If you’ve visited NPR’s Web site since 11:30 p.m. Sunday, you’ve seen a new site, one with bigger, bolder headlines, more white space on the home page, a simpler navigation and an audio player in the top right corner.
The redesigned site — slogan: “always on” — reflects how it has evolved from an online archive of radio stories introduced with a bit of text, to a companion for NPR’s programs, to a freestanding news site with text, photos and multimedia updated throughout the day.
“The biggest challenge was to try to capture the essence of NPR in a brand-new medium, a brand-new platform,” said Keith Jenkins, supervising senior producer for multimedia.
As the Web site plays a larger role at NPR, it has to balance competing interests: serve audiences who seek different things without spreading itself too thin; offer more text, photos and multimedia without diluting the NPR brand of audio; serve as a destination for the loyal NPR listener without cutting member stations out of the loop.
“There’s often overlap between the coverage we do on the radio and the coverage we do on the Web,” said Darren Mauro, director of user experience delivery for NPR Digital Media. “There’s a synergy between them, but they’re not exactly the same. We’ve thought a lot about, ‘How do we make those complementary to each other?’”
Here’s how people involved with the redesign managed those competing challenges.
A vastly pared-down navigation system highlights NPR’s specialties. The old navigation was a combination of buttons across the top and a long list along the left side — the mark of a site that has outgrown its initial function and vision. The new navigation focuses on three areas: news, arts and life, and music.
More than repackaging the content, Mauro said the navigation helps differentiate the site from other news and information sites by highlighting “the unique content mix that NPR provides on the air and online.”
Local station offerings are highlighted better than on the old site. Users can customize the top of the page by searching for their local station and marking it as a favorite. That places a dropdown menu with links to the station’s audio streams, program schedule and podcasts. The “programs” button opens a list that includes popular shows produced by member stations. Links go straight to the respective pages.
NPR is moving to enable future versions of its site to include more stories from member stations, said Daniel Jacobson, director of application development for NPR Digital Media. As of now, those stories will appear only rarely in the news and arts and life sections. (About a dozen stations provide music-related content on that part of the site, and that won’t change.)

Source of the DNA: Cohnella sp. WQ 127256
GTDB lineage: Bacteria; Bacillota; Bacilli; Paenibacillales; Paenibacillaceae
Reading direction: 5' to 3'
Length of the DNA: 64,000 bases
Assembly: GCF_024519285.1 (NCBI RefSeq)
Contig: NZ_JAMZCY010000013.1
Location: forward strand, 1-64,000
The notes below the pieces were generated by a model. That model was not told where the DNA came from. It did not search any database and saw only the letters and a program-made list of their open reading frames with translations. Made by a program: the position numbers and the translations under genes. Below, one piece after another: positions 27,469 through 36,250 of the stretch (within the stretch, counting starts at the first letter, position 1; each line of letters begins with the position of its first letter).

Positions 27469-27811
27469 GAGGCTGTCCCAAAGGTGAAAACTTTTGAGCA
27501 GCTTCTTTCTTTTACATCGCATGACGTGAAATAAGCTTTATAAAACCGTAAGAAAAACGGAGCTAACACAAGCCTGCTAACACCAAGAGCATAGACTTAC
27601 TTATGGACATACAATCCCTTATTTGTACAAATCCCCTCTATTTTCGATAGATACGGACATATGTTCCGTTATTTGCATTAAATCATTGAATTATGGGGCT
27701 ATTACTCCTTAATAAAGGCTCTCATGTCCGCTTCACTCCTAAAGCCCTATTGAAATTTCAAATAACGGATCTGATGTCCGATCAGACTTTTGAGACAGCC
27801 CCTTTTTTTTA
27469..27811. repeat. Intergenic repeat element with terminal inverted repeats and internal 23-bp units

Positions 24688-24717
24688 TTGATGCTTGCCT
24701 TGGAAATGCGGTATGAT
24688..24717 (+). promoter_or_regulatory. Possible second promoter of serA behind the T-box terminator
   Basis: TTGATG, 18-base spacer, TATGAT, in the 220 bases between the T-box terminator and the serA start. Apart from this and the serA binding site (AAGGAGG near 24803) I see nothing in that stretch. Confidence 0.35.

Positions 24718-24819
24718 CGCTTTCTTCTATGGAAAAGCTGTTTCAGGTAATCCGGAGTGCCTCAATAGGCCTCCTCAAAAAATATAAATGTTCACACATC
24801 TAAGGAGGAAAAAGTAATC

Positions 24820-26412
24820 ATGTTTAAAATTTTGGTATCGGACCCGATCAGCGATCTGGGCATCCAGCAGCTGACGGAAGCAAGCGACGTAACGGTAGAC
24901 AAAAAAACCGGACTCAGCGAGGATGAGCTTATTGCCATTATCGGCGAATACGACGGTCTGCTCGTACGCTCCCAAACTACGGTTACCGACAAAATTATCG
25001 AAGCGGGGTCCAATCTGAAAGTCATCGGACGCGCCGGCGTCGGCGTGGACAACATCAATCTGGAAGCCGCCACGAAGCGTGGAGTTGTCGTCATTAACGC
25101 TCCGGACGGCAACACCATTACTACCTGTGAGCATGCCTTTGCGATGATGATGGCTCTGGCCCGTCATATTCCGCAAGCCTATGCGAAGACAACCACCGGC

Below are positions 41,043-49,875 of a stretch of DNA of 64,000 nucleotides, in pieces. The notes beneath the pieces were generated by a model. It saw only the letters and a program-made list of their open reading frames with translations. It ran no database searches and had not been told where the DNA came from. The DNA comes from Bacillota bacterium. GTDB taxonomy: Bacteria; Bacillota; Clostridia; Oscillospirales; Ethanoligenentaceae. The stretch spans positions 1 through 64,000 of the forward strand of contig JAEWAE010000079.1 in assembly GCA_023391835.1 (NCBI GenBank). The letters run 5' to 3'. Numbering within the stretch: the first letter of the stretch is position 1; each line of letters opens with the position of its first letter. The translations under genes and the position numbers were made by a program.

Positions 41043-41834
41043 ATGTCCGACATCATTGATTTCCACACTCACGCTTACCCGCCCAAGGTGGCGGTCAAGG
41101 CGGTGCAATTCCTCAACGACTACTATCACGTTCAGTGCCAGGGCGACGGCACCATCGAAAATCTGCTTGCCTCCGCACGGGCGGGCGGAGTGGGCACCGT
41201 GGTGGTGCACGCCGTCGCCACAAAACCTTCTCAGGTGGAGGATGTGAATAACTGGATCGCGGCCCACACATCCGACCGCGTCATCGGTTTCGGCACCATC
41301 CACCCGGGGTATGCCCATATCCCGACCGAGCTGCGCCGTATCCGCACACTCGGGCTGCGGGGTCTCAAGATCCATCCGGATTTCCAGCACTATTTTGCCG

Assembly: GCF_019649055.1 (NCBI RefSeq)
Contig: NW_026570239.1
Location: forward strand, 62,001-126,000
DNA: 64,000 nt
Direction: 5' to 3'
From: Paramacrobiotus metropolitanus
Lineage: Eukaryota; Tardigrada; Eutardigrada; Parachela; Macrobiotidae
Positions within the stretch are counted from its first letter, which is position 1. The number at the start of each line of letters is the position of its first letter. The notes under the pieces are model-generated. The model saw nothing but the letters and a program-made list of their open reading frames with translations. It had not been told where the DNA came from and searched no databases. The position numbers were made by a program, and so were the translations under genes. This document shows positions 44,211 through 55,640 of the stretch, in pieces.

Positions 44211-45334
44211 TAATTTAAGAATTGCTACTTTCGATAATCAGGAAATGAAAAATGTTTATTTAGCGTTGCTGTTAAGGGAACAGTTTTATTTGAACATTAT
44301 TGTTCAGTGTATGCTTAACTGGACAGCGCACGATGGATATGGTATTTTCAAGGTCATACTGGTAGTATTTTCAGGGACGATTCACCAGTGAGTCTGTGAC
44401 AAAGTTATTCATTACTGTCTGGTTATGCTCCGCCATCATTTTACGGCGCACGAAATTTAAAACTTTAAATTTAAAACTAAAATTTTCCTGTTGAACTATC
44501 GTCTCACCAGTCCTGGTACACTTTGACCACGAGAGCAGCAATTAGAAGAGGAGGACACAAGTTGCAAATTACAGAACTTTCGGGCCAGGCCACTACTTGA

Still, NPR’s push to improve its offerings on the Web and mobile devices could cause some friction with member stations that are worried they will be cut out of the delivery process — and lose donations as people rely on them less, reported Elizabeth Jensen in Sunday’s New York Times.
Audio, NPR’s hallmark, is integrated throughout the site, all marked in some way with teal. Rather than present all audio in a single way — through a standalone player, for instance — the new site choose different approaches. “We have so much audio that it’s hard for us to present it without presenting it in context,” Mauro said.
The result is a variety of active and passive listening experiences.
One of the buttons on the top navigation is “listen.” Clicking it gives the user three options: a 24-hour stream of programming, the latest radio program, and the most recent hourly news summary. A “must hear” audio player on the top right corner offers a short, interesting clip from a program — it’s the audio equivalent of a pull quote on a magazine page.
Throughout the site are links to listen to a story through the media player, which opens in its own window. Users can create a playlist of stories they find interesting and listen to them all at once.